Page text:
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Jazz still looking for consistent will to win

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One problem for the Jazz is the team that whipped them Thursday night — the same team they play again this afternoon at the Delta Center — is awfully dang good.

At 32-10, the Sacramento Kings have the best record in the NBA — and every reason to believe they can keep up that pace in the season's second half.

But Utah's other problem digs even deeper than that.

The 22-21 Jazz, losers of four of their last five games, have some issues to hash out. Chief among them: finding a game-in, game-out will to win. Until they do, it really doesn't matter how good their opponent may be.

"There's no need talking to them," said Jazz coach Jerry Sloan, who after Utah's 113-80 loss at Sacramento on Thursday pulled the plug on Friday's morning practice, scheduled no shootaround or team meeting prior to today's 3:30 tip and generally suggested to his hurting crew that he'll see them come game-time.

"I'm not going to beg them to play," Sloan added. "If they don't want to play, I can't do anything about it. Never have."

That message, silent as it might have been, did hit home to some after the Jazz suffered their worst loss of the season.

"We have to want to play," shooting guard DeShawn Stevenson said. "If we don't want to play, you see what happens."

It isn't pretty.

And 33-point losses to anyone, even the Kings, aren't taken lightly by someone like Sloan, who seemed disgusted by what he witnessed at Arco Arena.

"A couple of times, what we did out there — we didn't even know where we were supposed to be," he said. "If you don't know where you're supposed to be on the floor, and what you're trying to do, then it's tough for me to get your attention.

"I can yell all I want — it doesn't do any good."

Then there is this matter of the Kings, who — behind the solid starting lineup of point guard Mike Bibby, swingmen Peja Stojakovic and Doug Christie, power forward Chris Webber and center Vlade Divac — have won 13 of their last 14.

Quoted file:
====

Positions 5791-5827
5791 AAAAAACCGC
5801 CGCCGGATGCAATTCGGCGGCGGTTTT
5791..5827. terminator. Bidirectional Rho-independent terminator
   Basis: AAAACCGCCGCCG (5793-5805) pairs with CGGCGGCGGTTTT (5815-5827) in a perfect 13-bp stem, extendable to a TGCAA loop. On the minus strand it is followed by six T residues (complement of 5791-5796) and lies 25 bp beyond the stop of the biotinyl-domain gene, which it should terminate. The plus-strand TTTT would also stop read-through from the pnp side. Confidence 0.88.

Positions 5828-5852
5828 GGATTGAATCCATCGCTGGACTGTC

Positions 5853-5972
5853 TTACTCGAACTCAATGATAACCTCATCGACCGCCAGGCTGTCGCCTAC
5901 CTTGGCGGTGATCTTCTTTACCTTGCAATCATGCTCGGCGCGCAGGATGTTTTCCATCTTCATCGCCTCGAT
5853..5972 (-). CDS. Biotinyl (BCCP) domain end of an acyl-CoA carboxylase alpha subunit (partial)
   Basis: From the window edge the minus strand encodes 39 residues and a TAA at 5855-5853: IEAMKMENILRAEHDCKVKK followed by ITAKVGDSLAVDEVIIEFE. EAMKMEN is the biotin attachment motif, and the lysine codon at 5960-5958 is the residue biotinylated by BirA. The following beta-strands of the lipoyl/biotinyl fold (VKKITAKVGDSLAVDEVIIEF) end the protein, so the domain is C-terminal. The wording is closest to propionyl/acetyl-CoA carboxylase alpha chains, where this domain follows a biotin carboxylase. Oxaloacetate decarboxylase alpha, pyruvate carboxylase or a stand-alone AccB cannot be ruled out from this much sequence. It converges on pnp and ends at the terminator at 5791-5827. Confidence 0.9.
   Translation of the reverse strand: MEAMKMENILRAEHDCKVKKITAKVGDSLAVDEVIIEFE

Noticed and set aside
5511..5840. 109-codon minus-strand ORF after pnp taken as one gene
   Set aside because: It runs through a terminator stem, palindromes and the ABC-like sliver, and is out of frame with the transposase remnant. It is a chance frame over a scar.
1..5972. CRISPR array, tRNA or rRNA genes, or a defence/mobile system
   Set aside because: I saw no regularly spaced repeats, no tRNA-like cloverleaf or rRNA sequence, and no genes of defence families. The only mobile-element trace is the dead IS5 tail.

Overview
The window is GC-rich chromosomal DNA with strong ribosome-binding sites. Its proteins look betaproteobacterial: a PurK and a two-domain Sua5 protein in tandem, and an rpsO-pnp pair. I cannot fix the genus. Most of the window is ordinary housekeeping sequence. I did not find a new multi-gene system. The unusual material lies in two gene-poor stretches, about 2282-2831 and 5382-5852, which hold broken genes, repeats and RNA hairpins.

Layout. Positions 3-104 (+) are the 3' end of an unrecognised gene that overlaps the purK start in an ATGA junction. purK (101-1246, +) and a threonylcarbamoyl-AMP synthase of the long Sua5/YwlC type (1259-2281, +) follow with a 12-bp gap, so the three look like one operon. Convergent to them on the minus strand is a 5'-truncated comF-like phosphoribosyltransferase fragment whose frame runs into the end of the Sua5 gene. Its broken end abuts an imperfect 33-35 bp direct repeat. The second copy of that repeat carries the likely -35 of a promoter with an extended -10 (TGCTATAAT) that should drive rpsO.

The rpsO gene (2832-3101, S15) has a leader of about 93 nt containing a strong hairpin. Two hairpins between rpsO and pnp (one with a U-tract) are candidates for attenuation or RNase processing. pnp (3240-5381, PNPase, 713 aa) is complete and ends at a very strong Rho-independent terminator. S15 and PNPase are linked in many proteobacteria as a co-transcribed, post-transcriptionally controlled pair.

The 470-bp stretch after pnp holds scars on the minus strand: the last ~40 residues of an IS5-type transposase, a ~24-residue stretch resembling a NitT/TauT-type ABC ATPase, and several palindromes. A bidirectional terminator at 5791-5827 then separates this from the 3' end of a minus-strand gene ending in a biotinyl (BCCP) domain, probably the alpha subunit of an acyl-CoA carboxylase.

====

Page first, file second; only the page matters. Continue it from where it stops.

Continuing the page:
Even before playing them for the first time this season, Sloan knew they'd be good.

"They can really pass the basketball, and they put a lot of pressure on you," he said before Thursday's game. "They can take you off the dribble at just about every position, and they can shoot the ball at just about every position. And when you have those things, it's very difficult to play against."

Thursday night, he found out just how difficult it can be — especially when his team had no answer for an early second-quarter run that pushed Sacramento's lead to 16.

"When you struggle a little bit," Sloan said, "they just keep coming at you.

"They have a very young, lively group of guys that is difficult to deal with," he added. "And I've got an older group."

One of those many elder statesmen in the Jazz line — four starters Thursday are members of the thirtysomething generation — is 36-year-old shooting guard John Starks, whose start against Sacramento was his first of the season.

The end result wasn't exactly what he, or Sloan, would have hoped.

"When you're playing against a ball club like that, it's important that you get back and get them in a half-court set," Starks said. "I didn't think we did a good job of doing that, and we let them get off to a pretty good start.

"We let their shooters get going. They started knocking down 3s, getting to the basket," he added. "We just didn't play aggressively enough. . . . You have to bump this team around, and you've got to be up into them physically, and I didn't think we did a good job of that."

Still, Starks feels today's rematch will be "a different ball game.

"The most important thing is to get back on defense, and make them play defense," he said. "Even though they have a solid ballclub on both ends of the court, I think that we can score on them. But it's important that we don't let them get into a freelance style of game like they did (Thursday)."


E-mail: tbuckley@desnews.com